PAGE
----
What is a contronym?

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A contronym, also known as a contranym or autantonym, is a word that has two meanings which are opposite to each other. This linguistic phenomenon is also referred to as enantiosemy, enantionymy, antilogy, or autantonymy1. For instance, the word "cleave" can mean "to cut apart" or "to bind together"1. Another example is the word "sanction," which can either signify permission to do something or a measure forbidding it to be done2. Contronyms can be true homographs, meaning they are distinct words with different etymologies but happen to have the same form. For example, "cleave" meaning "separate" is from Old English clēofan, while "cleave" meaning "adhere" is from Old English clifian, which was pronounced differently1. Other contronyms are a form of polysemy, where a single word acquires different and ultimately opposite definitions. For example, the word "transparent" can mean either something that is invisible or obvious4. Contronyms can be quite rare due to their unique characteristic of having contradictory meanings. However, they are used in everyday conversation and their correct usage can demonstrate a deep understanding of the English language4. When using contronyms, it's important to understand the context in which you're using the word, as you could end up saying the opposite of what you mean4. For example, the word "clip" can mean to attach or to cut off, depending on the context1. In summary, a contronym is a word that has two opposite meanings, and the correct meaning is determined by the context in which the word is used.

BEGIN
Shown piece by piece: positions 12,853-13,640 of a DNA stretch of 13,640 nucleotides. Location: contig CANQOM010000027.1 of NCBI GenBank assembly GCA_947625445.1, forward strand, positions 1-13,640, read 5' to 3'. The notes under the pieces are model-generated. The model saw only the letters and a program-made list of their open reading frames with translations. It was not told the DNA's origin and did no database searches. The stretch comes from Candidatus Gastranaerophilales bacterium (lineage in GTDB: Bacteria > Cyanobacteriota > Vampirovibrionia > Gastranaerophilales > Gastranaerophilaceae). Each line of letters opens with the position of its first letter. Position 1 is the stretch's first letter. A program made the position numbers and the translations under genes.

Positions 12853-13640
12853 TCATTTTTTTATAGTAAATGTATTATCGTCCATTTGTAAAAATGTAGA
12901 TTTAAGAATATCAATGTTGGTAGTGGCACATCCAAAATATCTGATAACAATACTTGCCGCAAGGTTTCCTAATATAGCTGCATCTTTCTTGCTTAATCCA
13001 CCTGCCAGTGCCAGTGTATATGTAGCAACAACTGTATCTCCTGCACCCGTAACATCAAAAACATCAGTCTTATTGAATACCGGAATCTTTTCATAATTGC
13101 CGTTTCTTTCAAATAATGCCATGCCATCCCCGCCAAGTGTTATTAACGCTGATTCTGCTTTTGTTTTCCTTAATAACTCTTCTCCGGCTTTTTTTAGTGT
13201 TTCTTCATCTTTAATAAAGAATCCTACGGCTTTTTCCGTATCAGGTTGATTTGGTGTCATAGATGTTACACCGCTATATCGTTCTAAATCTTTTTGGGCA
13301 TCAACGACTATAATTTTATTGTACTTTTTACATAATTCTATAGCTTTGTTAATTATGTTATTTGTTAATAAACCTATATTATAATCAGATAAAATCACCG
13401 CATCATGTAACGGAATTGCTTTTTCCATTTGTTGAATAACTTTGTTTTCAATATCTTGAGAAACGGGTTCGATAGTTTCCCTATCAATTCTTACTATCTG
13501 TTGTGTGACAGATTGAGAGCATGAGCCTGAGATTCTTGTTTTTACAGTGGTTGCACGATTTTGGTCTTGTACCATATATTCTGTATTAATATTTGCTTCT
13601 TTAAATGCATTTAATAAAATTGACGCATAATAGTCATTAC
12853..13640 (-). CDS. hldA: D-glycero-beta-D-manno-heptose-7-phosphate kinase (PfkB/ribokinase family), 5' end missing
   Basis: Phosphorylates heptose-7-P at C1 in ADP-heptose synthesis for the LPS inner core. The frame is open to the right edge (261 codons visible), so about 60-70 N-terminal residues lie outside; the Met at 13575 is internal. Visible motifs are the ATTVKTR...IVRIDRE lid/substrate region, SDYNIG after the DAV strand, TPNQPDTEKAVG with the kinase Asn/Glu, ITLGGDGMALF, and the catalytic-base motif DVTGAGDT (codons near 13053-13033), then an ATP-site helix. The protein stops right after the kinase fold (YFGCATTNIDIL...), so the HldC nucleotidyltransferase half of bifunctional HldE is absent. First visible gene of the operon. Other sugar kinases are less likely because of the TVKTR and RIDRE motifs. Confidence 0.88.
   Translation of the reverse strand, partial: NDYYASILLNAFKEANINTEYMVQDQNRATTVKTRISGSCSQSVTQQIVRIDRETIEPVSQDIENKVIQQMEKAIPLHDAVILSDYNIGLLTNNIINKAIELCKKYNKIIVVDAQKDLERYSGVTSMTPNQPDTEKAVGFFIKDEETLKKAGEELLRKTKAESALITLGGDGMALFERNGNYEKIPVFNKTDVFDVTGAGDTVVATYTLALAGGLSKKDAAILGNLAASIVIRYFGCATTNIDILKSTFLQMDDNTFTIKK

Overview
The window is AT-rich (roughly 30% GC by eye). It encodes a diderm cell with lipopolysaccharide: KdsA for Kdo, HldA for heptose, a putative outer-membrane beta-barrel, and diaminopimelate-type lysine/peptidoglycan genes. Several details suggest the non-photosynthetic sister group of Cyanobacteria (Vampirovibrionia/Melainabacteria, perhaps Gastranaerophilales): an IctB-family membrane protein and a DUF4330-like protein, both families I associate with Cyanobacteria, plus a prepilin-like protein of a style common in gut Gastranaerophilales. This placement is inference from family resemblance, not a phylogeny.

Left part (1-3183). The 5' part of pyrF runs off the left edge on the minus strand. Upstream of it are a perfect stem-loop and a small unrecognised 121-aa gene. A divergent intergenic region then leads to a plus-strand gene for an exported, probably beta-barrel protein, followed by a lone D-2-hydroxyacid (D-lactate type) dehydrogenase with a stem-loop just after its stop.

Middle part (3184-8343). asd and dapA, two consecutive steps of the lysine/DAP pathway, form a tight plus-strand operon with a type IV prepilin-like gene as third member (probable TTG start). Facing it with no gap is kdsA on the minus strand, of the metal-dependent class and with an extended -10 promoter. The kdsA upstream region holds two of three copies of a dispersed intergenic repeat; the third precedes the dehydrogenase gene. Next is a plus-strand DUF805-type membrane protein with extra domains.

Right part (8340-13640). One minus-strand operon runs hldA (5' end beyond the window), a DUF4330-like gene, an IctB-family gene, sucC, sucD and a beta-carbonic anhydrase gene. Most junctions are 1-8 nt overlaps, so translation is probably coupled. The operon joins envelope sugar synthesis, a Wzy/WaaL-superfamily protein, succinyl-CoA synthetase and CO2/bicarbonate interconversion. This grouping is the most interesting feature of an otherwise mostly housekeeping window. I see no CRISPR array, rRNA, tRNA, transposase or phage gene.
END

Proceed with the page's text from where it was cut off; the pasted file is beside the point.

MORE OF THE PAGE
What are some other examples of contronyms?
How can contronyms be confusing for language learners?
Are there any contronyms that are commonly used in everyday language?